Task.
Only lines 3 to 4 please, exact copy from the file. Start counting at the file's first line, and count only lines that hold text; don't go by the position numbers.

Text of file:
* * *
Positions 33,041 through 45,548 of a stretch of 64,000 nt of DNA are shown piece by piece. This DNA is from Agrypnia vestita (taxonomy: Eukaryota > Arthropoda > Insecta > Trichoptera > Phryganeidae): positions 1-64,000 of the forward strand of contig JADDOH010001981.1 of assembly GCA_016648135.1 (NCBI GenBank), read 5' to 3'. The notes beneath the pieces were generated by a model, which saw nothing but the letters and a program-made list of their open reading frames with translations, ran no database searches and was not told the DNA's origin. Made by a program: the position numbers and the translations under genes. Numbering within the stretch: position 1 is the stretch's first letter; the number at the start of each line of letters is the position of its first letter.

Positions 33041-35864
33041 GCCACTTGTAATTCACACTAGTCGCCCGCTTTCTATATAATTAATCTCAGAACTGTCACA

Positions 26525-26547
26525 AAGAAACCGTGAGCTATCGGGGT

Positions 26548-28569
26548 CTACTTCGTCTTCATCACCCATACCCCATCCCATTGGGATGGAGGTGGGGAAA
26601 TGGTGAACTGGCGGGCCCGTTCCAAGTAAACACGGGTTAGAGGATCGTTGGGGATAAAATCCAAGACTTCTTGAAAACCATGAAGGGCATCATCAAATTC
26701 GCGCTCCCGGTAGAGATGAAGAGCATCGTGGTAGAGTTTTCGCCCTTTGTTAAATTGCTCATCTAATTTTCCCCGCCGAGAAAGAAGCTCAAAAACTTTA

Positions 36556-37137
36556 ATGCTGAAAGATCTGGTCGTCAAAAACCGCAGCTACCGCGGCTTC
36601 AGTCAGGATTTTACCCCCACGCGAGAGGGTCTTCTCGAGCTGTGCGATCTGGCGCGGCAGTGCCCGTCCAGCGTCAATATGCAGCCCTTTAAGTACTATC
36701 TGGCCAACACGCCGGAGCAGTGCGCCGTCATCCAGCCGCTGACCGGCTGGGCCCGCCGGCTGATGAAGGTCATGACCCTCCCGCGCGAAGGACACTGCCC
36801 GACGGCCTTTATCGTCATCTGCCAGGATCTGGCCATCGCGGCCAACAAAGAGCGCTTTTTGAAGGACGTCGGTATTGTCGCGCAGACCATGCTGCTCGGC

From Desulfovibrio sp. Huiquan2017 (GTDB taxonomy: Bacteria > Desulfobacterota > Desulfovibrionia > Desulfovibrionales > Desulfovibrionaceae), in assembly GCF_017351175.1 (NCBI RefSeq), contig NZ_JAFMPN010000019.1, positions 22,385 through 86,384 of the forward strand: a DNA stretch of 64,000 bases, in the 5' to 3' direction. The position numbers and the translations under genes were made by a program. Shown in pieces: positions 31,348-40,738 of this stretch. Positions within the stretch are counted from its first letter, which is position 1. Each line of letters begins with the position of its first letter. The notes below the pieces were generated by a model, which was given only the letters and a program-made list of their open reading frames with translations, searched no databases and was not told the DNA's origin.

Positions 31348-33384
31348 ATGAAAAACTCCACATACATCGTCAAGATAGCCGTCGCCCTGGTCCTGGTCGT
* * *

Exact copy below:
33041 GCCACTTGTAATTCACACTAGTCGCCCGCTTTCTATATAATTAATCTCAGAACTGTCACA

Positions 26525-26547